Tell the student you do need to learn how to SOAP patient as part of patient monitoring. These responsibilities indicate to the students that part of their responsibility is to be able to soak 3-5 patients at all times. That’s the activity that they will be involved. We would also have an assessment form that would lists criteria that would be used to evaluate the student SOAPs. And lastly, in terms of the schedule on the calendar for the rotation. The student would know that on Thursdays, the SOAP would be evaluated. So they know they’ll have to turn the SOAP on Thursday. So students would know on Wednesday, you gonna have to make sure that you really have your SOAPs up-to-date.
For providing optimal information, it could guide the students to success. This portion of the manual includes the grading system that will be used. This is something students will certainly pay a great deal of attention to. This first part list all the items that will be graded. Now you can see that, not every aspect of the grading, includes the same number of points. And in this rotation patient monitoring was much more important. It was given higher priority, 275 points, which is much more than all the other items. Now there are many items on this in this rotation. I should emphasize that, in 1982, at the Medical College of Ohio, these were nine-week rotations.
It is even more reason to build a lot of structure into the rotation and provide a lot of information to the students. Because it would have been very draining as a preceptor. Over nine weeks to keep the students occupied if I didn’t have everything very carefully meticulously planned. Now the other thing to keep in mind is the back then as an individual preceptor, I was assigned 4-6 students at a time. So again, good planning was critically important. For my whole day would have been consumed overseeing the performance of students and I had many other responsibilities to the hospital. So it emphasizes the need for this type of planning and detail in designing a rotation.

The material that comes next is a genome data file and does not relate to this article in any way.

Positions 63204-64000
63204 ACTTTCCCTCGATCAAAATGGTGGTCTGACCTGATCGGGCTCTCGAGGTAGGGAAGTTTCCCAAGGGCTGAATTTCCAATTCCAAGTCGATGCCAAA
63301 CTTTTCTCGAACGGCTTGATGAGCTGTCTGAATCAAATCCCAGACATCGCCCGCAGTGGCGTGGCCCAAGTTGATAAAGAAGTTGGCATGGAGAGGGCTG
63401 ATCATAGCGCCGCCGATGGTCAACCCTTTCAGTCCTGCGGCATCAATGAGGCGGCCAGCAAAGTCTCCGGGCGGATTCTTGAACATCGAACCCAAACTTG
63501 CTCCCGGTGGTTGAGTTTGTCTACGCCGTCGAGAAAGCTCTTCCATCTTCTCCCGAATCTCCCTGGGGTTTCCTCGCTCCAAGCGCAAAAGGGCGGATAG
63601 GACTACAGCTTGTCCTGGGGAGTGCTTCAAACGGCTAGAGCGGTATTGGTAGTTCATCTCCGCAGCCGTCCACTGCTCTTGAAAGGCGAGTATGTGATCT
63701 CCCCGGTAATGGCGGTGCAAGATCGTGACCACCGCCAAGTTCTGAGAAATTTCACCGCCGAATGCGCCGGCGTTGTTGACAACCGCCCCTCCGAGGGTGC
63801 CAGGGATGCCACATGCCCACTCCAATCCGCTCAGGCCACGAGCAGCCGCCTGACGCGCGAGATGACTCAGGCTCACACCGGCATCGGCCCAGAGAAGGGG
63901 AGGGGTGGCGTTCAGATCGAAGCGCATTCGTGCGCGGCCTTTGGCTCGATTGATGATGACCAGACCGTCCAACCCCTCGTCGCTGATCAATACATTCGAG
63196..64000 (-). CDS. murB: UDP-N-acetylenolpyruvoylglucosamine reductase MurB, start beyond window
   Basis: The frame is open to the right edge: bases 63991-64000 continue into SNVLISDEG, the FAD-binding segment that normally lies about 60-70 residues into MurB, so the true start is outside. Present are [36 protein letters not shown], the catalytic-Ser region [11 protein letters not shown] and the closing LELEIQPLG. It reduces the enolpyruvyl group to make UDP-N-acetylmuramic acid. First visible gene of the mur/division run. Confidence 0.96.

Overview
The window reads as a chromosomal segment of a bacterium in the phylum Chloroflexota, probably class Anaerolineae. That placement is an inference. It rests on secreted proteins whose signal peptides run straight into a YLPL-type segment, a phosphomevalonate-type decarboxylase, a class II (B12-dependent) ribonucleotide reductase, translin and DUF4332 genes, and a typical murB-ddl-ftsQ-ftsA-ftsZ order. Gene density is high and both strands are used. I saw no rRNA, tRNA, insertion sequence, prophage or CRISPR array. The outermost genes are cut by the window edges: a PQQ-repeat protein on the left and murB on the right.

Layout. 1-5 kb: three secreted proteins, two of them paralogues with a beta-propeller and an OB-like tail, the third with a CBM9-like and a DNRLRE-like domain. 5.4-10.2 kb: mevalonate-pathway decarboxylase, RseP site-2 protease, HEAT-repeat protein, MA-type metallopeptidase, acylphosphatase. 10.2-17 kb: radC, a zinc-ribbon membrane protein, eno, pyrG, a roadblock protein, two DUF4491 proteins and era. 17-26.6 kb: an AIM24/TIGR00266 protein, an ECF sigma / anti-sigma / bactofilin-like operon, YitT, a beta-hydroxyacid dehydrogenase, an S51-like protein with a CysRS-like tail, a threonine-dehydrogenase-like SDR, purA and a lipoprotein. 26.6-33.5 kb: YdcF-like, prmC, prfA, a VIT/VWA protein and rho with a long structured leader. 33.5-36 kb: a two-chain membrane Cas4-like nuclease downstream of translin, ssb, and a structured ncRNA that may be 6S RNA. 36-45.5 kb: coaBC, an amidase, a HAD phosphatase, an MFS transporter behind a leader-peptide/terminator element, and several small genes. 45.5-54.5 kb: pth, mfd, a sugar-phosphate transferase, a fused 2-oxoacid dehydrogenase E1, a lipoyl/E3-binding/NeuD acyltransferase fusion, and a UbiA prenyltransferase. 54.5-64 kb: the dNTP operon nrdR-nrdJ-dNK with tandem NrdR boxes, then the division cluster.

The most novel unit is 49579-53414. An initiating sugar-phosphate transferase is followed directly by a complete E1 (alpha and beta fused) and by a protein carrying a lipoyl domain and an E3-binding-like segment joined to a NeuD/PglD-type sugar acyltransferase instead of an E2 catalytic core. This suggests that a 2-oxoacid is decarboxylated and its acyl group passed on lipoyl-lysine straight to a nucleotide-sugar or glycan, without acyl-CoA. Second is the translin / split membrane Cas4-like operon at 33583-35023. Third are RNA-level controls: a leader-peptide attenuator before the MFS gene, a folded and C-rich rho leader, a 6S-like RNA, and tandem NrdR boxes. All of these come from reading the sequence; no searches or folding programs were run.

The next element of grading and I’d like to emphasize. You can see above, all the elements that were graded. From a final exam that I mentioned in the session 2. All the other elements that were graded. You can see the variability of points and you can see that. For each of these, it would have been necessary to have an assessment form to make sure that student knew how they would be graded and what the criteria were for the evaluation. Section at the bottom is something that I would strongly recommend. It’s signs of penalty for late assignments. Students every once in a while have a tendency to turn in the assignments a little late.
That can be very disruptive within a rotation. When a preceptor is planning to be able to evaluate student performance  on a certain day if the student doesn’t turn it in on time. That delays processes that might interfere with preceptors other responsibilities. So I was very strict with students to make sure they understood it was important to turn things in on time. So I use a system of analyzing students for turning things late. It was very simple. Any assignment was one day late would be rated at only 70% of what the student actually earned. And every day thereafter that percentage would decrease from 70, 60, 50, 40, to 30 percent.
With this type of limitation of grading, students were very cautious to turn things in on time. They understood what the rationale was. It was important to me that they be reliable and turn it in on time. And they remain consistent to the planned schedule.

In this video, Prof. Brown will use his old manual as an example to explain what should be put into the rotation manual. This lets students know what to expect and the directions in which to follow during the rotation.